Patrick Duffy Talks Candidly About Why He Left The Original 'Dallas' And Why He Felt He Had To Return

We talk with Patrick Duffy about the original 'Dallas' series -- plus we throw some fun, rapid-fire questions his way (where he shared the disadvantages of getting naked at 65).
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original dallas cast

Patrick Duffy is a stud. There. I said it and I'm not taking it back.

For those less enamored, you know him as an accomplished actor who became a household name back in 1978 when he originated the role of Bobby Ewing on the CBS primetime soap opera "Dallas." He was also Frank Lambert on the ABC sitcom "Step by Step (1991-1998); Stephen Logan on the CBS daytime soap opera "The Bold and the Beautiful" (2006-2011) and currently enjoys his role on the sitcom "Welcome to Sweden."

Duffy, 65, reprised his role of Bobby Ewing on the new version of "Dallas" in 2012. The actor sat down recently with HuffPost Live to discuss the new season (which airs on TNT) among many other things going on in his life. Here's a link to that great interview. Meanwhile, back on the editorial side of The Huffington Post, we were thrilled to speak with him to discuss the original "Dallas" (why did he really leave the show?) -- plus we threw some fun, rapid-fire questions his way (where he shared the disadvantages of getting naked at 65).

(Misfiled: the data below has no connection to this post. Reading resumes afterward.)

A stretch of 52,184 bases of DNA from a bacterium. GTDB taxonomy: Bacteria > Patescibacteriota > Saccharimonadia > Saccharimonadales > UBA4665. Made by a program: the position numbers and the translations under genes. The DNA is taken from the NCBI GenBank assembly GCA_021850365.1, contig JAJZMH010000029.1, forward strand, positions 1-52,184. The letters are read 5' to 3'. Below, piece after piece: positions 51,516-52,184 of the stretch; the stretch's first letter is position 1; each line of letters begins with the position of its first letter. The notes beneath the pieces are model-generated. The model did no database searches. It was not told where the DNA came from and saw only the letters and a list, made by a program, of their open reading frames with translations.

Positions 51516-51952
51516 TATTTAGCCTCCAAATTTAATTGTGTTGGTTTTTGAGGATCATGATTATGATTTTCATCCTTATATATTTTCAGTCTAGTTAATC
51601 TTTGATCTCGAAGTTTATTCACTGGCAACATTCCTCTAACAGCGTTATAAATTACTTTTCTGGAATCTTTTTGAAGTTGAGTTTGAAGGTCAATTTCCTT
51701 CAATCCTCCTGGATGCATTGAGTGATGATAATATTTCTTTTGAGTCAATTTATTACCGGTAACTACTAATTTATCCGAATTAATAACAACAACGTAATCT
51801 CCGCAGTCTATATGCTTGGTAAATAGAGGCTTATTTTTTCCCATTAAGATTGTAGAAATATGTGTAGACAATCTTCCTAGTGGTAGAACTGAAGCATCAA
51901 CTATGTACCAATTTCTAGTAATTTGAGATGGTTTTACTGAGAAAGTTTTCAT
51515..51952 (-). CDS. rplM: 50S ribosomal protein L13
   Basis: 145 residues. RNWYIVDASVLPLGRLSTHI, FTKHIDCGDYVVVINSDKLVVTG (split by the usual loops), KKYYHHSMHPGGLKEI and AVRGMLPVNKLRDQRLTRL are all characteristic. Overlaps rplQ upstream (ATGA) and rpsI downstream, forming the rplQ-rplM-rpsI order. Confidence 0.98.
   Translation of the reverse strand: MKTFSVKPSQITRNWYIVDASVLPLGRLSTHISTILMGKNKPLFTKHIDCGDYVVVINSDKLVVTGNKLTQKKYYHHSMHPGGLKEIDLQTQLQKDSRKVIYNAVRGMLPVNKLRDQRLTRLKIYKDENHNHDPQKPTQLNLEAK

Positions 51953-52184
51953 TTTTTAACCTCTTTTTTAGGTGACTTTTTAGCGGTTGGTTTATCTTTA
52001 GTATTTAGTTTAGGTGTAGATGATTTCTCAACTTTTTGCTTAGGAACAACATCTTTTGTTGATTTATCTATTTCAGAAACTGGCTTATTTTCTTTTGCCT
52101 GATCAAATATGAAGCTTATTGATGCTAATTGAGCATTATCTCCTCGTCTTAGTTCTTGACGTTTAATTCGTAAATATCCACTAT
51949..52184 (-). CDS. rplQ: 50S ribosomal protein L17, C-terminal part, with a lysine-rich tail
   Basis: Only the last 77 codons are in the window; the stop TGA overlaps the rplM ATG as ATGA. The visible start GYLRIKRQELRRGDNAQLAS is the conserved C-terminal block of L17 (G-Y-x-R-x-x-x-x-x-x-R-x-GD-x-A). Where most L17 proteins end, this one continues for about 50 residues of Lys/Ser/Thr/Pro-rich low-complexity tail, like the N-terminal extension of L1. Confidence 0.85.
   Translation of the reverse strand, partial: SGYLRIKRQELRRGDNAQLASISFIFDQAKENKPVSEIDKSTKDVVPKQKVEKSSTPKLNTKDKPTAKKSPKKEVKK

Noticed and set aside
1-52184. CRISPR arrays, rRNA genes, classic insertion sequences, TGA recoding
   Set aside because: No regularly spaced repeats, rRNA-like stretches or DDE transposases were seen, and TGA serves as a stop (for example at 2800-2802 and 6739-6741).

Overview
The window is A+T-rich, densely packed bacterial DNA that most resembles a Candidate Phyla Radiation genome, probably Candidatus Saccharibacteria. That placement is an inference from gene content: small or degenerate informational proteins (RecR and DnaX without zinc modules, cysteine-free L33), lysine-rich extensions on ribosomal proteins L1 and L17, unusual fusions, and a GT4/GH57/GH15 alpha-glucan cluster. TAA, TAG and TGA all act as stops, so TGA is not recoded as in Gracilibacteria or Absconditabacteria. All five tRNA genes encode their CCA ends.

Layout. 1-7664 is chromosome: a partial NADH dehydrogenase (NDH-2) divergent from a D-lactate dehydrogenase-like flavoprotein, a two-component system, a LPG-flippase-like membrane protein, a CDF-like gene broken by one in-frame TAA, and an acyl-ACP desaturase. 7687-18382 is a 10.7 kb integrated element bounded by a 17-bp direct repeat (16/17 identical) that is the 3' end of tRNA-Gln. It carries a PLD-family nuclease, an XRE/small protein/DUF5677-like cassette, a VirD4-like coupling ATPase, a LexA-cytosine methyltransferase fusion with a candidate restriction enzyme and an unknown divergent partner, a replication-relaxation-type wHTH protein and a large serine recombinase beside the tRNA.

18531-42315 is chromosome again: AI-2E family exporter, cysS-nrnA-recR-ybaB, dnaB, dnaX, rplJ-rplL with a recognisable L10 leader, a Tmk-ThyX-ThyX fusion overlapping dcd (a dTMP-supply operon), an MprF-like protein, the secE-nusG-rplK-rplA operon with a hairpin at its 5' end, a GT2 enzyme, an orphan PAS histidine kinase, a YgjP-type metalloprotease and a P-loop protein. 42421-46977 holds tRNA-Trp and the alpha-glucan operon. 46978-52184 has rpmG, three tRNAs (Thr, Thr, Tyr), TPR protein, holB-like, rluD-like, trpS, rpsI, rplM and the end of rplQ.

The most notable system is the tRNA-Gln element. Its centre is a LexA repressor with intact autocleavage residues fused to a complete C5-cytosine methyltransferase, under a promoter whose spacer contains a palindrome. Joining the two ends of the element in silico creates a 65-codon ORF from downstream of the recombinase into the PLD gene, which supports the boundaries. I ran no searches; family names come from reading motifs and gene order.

I'm a huge fan of yours because I'm the original "Dallas" fan. I want to ask you questions about the original "Dallas" just because there are things I've always been curious about. One is, how easy or how hard was it for you to get the role of Bobby Ewing?

It was the first time I'd ever been outright offered a role without auditioning, reading or anything. It was basically handed to me by Leonard Katzman, the executive producer of "Dallas," who had known me by virtue of producing a television show in the next sound stage to mine on "Man From Atlantis" at MGM. When he left that show he was on and did the pre-production for "Dallas," as soon as my show was canceled, the offer came in for me to play the part. I never read for it.

Did you feel like you had died and gone to heaven when you got that role?

I did... I guess it was a job and I thought maybe I'd never work again after Atlantis was canceled. We did five episodes of "Dallas" and the five episodes were a gift from heaven, but certainly once they were done, we didn't know if it was going to go to series or not and we were all out looking for work again.

Actors are always thrown in the mix with other actors in the beginning of any series so when they cast Larry Hagman -- who played the quirky astronaut Captain Tony Nelson on "I Dream of Jeannie" -- in the role of the bad-ass J.R. Ewing, did you think, "What are they thinking?" He turned out great, but you don't know that in the beginning.